Donor-advised funds (DAFs) have existed, in one form or another, for the past half century. Colloquially, DAFs are often referred to as “charitable checkbook accounts.” Operationally, a donor contributes assets to a tax-exempt entity (the sponsoring organization) with the understanding that the sponsoring organization will, upon the advice of the donor at a future date, consider the donor’s advice to grant account funds to some other charity (or to the sponsoring organization for its direct charitable projects or general operations). Sponsoring organizations send periodic statements to the donor detailing activities within the account. Usually, in addition to recommending grants, DAF advisors may advise among investment options for the DAF assets.
A number of DAF features are attractive to donors. Among these are: ease of administration compared to other giving platforms, such as private foundations; the ability to fund active charitable projects anonymously, which may not be possible using a private foundation or other charitable vehicles; a possibility to build a sizeable charitable giving pool through tax-free investment prior to deploying charitable capital for its ultimate use; and receipt of a charitable tax deduction in the year funds are transferred to a DAF account, even though funds held in the account may not be used for active charitable programs until some future year.
This last feature, as well as a number of questionable transactions some sponsoring organizations used DAFs for, caused the Internal Revenue Service (IRS) to cast a jaundiced eye on DAFs. Prior to 2006, the Internal Revenue Code (IRC) did not explicitly define DAFs or govern their operations. In 2006, Congress included amendments to the IRC defining a DAF as a fund or account (1) owned and controlled by a sponsoring organization, (2) which is separately identified by reference to contributions of a donor or donors and (3) where the donor or persons appointed by the donor may advise grants from or investment of assets held in the fund. Amendments governing various operational aspects of DAFs were enacted concurrently.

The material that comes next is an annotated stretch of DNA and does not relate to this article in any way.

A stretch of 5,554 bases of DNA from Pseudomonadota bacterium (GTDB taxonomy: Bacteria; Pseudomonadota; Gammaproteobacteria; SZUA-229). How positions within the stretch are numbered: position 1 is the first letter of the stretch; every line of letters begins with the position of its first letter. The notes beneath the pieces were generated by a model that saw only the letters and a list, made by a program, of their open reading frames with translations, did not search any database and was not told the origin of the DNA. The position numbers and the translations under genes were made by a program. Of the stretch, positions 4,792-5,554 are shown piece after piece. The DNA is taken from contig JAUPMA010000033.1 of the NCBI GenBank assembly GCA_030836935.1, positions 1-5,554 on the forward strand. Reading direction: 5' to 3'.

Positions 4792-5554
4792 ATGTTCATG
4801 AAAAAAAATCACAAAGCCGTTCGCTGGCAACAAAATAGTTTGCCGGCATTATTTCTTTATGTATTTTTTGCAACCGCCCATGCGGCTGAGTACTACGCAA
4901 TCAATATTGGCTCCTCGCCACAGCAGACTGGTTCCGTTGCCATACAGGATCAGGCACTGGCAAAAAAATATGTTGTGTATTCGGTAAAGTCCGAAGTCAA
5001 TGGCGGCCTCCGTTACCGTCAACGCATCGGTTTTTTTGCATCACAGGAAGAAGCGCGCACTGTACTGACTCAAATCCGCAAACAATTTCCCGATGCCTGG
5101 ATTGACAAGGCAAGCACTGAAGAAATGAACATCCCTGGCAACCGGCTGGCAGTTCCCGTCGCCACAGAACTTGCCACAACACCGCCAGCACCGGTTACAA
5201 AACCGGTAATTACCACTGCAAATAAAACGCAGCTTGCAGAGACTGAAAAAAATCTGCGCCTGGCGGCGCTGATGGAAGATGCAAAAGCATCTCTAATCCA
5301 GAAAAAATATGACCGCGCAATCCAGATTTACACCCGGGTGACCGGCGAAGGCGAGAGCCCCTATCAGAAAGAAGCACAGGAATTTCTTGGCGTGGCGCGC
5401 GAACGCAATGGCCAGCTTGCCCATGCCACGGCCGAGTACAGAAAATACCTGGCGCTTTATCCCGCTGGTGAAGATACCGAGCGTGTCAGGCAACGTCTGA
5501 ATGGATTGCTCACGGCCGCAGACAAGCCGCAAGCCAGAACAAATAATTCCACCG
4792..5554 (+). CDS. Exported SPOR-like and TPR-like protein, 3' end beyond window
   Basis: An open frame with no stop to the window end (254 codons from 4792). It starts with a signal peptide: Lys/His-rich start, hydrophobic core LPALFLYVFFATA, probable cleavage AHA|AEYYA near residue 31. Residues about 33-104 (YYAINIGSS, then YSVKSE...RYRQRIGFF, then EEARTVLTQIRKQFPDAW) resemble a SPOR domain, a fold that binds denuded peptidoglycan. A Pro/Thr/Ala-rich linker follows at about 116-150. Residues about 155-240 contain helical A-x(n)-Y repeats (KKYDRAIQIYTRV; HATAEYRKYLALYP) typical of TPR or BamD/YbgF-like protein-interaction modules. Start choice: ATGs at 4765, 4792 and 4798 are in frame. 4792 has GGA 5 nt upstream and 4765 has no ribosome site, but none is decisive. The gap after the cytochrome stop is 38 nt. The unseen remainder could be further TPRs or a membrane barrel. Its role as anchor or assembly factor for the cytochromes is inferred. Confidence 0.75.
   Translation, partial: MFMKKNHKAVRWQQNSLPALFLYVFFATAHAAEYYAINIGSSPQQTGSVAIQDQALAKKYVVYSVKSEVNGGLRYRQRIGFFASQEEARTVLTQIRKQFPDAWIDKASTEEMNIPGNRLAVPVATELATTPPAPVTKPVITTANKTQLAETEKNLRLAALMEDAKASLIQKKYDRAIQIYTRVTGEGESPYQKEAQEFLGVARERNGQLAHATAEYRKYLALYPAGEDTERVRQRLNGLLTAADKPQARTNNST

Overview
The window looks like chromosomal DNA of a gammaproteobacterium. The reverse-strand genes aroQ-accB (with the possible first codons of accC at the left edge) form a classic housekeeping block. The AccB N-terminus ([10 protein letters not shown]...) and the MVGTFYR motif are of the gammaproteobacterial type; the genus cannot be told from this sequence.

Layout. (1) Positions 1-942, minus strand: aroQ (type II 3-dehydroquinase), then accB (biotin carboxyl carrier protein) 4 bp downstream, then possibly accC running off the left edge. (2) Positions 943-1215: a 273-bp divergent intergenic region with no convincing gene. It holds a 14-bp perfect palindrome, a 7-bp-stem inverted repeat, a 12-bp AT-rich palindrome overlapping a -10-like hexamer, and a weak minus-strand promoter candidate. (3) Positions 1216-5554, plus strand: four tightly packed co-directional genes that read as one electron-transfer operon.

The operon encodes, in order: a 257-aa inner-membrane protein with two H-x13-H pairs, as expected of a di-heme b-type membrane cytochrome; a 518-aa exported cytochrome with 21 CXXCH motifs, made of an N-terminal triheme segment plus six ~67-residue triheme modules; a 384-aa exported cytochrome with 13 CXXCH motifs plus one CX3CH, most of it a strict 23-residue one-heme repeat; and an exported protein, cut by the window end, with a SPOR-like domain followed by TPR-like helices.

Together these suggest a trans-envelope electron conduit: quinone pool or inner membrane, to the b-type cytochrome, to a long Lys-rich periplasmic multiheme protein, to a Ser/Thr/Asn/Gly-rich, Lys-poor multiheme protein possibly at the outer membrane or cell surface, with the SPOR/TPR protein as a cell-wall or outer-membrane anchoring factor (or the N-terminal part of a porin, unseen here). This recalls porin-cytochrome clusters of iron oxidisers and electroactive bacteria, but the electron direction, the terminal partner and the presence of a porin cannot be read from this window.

A primary concern surrounding charitable donations is if and when a donor may claim a charitable tax deduction. It is settled law that a gift is complete only if and when a donor relinquishes dominion and control over transferred property. Retention of even indirect control prevents a gift’s completion. This raises a dilemma for DAF accounts. If a DAF donor retains a right to direct future distributions from the account, how is it a charitable deduction is available in the tax year the account is funded?
The answer resides within a DAF account’s name -- the account donor’s "rights" in the account are advisory in nature only. Legally, a sponsoring organization is free to ignore such advice. Only because a donor relinquishes dominion and control over property transferred to the account, and has not retained a direct or indirect right to compel distributions from or use of account assets, may a donor claim a charitable deduction in any year the account is funded.
Note that if I make an unrestricted donation to a private foundation on whose board I sit, I have relinquished dominion and control over the donated property. This is true even though as a board member, I control the foundation grants. My control as a board member is by virtue of my fiduciary role at the private foundation, not as a result of retaining control in contributed property.
On Thursday, part 2 of "The Styles Decision and DAFs" will examine the Styles decision in detail and look at what it may portend for donor-advised funds.